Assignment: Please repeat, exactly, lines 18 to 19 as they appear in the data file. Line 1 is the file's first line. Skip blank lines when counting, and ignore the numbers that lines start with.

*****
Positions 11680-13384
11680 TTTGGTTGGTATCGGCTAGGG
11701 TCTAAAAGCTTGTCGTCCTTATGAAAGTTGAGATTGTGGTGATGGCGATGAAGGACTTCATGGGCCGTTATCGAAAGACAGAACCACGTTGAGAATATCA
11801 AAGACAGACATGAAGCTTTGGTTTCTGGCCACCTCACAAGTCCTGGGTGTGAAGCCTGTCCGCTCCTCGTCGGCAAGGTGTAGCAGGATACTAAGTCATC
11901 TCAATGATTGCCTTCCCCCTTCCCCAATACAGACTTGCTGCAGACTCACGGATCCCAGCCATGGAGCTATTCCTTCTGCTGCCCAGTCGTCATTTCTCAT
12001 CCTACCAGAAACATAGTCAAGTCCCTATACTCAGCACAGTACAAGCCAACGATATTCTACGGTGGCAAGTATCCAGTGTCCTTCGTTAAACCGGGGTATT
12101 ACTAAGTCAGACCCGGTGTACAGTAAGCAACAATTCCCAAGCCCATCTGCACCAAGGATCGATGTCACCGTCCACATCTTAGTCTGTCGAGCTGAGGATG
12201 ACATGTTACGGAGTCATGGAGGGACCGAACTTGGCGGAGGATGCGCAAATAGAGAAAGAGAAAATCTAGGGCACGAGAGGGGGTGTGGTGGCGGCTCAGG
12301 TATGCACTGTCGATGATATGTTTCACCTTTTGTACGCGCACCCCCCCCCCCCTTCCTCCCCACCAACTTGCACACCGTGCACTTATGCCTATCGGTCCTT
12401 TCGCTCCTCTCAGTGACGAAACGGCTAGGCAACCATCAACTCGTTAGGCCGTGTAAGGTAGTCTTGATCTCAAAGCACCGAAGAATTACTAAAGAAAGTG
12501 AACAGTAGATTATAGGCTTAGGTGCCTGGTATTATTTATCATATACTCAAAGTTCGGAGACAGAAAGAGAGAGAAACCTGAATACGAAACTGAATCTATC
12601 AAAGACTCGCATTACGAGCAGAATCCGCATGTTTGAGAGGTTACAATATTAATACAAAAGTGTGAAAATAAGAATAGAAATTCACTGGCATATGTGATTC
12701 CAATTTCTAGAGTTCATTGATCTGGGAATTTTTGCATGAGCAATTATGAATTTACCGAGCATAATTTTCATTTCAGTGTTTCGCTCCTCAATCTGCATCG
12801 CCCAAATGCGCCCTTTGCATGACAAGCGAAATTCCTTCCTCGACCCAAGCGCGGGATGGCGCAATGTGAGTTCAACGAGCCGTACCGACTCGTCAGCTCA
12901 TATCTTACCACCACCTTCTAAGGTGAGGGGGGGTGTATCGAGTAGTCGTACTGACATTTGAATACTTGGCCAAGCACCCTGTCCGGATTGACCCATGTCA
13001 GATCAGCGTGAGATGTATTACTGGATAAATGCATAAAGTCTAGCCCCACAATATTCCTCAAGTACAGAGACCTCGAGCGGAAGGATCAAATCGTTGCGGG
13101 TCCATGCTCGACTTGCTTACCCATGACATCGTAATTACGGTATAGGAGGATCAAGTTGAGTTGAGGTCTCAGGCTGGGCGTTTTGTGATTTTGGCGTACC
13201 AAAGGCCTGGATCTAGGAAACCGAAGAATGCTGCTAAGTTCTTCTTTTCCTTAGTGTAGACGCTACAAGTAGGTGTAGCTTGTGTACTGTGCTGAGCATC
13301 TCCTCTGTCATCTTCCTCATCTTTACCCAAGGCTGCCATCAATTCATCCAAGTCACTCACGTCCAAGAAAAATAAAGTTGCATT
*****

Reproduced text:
13201 AAAGGCCTGGATCTAGGAAACCGAAGAATGCTGCTAAGTTCTTCTTTTCCTTAGTGTAGACGCTACAAGTAGGTGTAGCTTGTGTACTGTGCTGAGCATC
13301 TCCTCTGTCATCTTCCTCATCTTTACCCAAGGCTGCCATCAATTCATCCAAGTCACTCACGTCCAAGAAAAATAAAGTTGCATT